Bowlmor Lanes

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Bowlmor Lanes logo

Bowlmor Lanes is the upscale brand of ten-pin bowling and entertainment centers operated by Bowlero Corporation. There are currently 18 Bowlmor Lanes centers, nine of which are former AMF 300 centers and three are former AMF Bowling Centers.

Bowlmor Lanes centers aim to provide "high-end" bowling in a modern lounge setting which includes audiovisual technology, such as plasma screens for automatic scoring and movie screens above the lanes, plus glow lighting, and glow-in-the-dark lanes. Bowlmor Lanes centers also have DJ booths, sports bars and video arcades, miniature golf, bocce, table shuffleboard, ping pong tables, air hockey, billiards, and boardwalk games, private party facilities with catering services, and full-service restaurants.[1] Bowlero claims its Bowlmor Lanes brand has a 35-50% return on equity.[2]

Early history[edit]

Bowlmor Lanes Times Square

In 1938 Nick Gianos opened the original Bowlmor Lanes in New York City's Union Square. The opening came right at the start of the Golden Age of bowling, the 1940s through the 1960s, when the invention of the automatic pinsetter propelled bowling's popularity to its highest. Bowlmor Lanes was at the forefront of the bowling revolution, hosting the prestigious Landgraf Tournament in 1942 and one of the first televised bowling tournaments, the East vs. West, broadcast on New York City radio station WOR in 1954. In 1958, Vice President Richard Nixon bowled at the center.[3] Through the 70's and 80's Bowlmor Lanes was home to the top bowlers in the sport.[4]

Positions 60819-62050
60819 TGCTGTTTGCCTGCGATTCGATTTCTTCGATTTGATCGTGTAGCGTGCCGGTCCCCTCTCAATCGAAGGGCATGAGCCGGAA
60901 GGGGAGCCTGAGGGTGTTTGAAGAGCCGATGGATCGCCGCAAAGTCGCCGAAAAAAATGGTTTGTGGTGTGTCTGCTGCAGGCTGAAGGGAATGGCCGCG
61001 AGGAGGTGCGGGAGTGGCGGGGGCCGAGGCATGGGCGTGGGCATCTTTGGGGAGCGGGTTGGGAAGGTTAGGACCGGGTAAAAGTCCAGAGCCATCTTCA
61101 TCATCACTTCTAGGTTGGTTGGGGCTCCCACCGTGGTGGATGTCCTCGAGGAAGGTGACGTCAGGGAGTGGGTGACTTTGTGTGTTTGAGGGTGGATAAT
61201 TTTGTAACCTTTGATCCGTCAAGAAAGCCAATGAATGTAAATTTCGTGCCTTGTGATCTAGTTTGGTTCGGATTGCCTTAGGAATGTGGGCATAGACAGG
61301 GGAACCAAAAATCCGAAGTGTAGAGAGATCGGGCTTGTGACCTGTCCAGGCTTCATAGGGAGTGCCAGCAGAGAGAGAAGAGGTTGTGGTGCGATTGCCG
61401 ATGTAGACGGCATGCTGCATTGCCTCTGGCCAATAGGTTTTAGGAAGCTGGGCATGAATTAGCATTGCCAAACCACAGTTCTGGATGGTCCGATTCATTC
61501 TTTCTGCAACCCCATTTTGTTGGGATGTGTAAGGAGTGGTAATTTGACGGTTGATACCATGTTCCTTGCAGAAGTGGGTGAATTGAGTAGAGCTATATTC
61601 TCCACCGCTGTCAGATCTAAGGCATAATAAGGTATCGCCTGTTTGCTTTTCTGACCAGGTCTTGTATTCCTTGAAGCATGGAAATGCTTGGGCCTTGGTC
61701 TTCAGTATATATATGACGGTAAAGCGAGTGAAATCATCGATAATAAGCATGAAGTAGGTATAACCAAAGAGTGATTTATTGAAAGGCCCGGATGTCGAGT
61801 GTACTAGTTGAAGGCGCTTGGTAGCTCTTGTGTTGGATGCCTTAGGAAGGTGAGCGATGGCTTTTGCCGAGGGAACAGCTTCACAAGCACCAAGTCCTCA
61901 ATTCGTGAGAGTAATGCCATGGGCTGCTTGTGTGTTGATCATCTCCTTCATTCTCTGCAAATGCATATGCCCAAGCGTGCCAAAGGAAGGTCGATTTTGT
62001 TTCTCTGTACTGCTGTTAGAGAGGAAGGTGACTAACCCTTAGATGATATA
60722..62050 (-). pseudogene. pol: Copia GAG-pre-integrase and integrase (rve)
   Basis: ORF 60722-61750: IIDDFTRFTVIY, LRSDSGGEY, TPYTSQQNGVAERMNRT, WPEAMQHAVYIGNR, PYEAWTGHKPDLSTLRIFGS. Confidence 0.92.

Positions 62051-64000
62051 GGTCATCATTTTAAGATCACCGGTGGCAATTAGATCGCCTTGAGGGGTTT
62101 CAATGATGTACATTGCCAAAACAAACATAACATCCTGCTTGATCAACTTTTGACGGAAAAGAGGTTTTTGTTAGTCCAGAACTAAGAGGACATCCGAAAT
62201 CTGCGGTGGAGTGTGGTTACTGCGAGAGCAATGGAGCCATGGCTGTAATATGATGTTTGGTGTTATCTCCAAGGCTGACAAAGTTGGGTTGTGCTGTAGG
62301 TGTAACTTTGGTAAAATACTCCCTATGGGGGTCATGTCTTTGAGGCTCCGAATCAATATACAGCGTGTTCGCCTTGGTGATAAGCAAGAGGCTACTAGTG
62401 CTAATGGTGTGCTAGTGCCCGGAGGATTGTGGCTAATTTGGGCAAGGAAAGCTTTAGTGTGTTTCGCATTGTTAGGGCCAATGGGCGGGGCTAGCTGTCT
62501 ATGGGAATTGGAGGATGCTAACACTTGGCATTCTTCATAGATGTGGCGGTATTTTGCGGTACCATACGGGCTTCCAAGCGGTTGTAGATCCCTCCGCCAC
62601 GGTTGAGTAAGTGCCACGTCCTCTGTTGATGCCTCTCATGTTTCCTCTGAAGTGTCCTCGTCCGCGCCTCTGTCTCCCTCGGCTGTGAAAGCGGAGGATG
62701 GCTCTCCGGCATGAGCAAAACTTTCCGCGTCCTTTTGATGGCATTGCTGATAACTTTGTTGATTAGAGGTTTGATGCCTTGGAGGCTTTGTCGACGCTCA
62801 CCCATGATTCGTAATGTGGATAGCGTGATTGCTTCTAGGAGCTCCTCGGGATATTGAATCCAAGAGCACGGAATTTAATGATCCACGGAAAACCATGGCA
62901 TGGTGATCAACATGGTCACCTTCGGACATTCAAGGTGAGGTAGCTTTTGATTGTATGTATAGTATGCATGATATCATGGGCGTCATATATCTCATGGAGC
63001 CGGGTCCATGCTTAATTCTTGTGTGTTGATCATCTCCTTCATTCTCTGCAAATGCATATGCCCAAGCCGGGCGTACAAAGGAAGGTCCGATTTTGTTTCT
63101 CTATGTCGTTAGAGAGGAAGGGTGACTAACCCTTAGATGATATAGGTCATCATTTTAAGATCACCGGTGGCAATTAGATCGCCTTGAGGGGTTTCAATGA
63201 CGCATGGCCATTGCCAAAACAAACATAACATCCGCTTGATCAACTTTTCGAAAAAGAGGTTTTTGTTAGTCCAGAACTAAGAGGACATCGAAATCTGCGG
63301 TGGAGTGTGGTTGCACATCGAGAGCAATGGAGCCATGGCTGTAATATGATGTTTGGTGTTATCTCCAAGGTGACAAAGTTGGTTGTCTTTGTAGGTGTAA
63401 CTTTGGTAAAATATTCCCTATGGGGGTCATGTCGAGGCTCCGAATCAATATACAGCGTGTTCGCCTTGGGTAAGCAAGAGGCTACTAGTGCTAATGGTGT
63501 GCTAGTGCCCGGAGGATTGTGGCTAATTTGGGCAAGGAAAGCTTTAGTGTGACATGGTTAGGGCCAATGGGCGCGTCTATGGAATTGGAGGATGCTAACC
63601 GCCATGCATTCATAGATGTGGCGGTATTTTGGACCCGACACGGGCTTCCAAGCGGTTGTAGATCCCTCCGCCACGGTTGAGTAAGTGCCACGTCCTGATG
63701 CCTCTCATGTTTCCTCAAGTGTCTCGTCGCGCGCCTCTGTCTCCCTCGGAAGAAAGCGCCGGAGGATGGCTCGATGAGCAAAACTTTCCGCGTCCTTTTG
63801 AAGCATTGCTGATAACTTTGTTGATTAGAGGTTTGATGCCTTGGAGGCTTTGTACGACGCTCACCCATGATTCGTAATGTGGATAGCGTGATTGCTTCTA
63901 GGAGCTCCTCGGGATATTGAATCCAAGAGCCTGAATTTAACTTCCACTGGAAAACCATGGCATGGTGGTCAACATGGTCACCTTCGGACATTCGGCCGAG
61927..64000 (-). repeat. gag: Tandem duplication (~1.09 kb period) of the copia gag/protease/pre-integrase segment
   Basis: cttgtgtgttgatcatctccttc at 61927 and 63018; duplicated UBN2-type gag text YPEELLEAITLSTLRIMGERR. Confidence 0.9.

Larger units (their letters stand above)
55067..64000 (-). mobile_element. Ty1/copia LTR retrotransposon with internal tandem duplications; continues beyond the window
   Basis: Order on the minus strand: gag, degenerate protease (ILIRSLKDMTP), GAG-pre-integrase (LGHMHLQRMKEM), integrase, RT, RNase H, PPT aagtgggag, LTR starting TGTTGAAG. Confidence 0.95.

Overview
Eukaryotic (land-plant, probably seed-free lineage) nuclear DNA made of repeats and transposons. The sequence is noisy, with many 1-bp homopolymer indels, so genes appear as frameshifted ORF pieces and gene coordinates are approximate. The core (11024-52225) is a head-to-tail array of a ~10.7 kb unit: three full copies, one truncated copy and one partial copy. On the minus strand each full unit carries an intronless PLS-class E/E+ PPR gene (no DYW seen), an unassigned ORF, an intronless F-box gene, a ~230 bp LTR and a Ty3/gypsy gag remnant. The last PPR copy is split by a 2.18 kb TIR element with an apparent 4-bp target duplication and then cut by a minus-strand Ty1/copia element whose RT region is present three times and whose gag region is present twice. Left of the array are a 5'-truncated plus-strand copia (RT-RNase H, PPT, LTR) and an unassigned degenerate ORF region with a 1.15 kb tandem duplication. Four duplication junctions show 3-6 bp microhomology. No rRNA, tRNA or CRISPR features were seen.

Nick Gianos's son John took over the business in 1981, and by 1997 he was feeling the pressure of rising rent and the need to modernize.[3]

That year, 1992 Darden School of Business graduate Tom Shannon attended a birthday party at the now dilapidated bowling center. Shannon saw the potential in the property and purchased it for $1.4 million "to inject the tired business with hip design, upscale cuisine, and a full bar, and then market Bowlmor as a party venue."[5]

Shannon then borrowed $2 million from friends, family, and Bowlmor's sellers to transform the center. Changes included installation of video screens, glow in the dark lanes and balls, and lane-side food and drink service. Shannon eliminated bowling leagues, "to ease out those who did not cotton to the fancy trappings or higher prices," in favor of promotions and events aimed at attracting new fans to the sport. By 1999, Bowlmor Lanes Union Square was the highest-grossing bowling center in the United States.[1][5] The center was closed in July 2014 when it lost its lease.[6]

More locations[edit]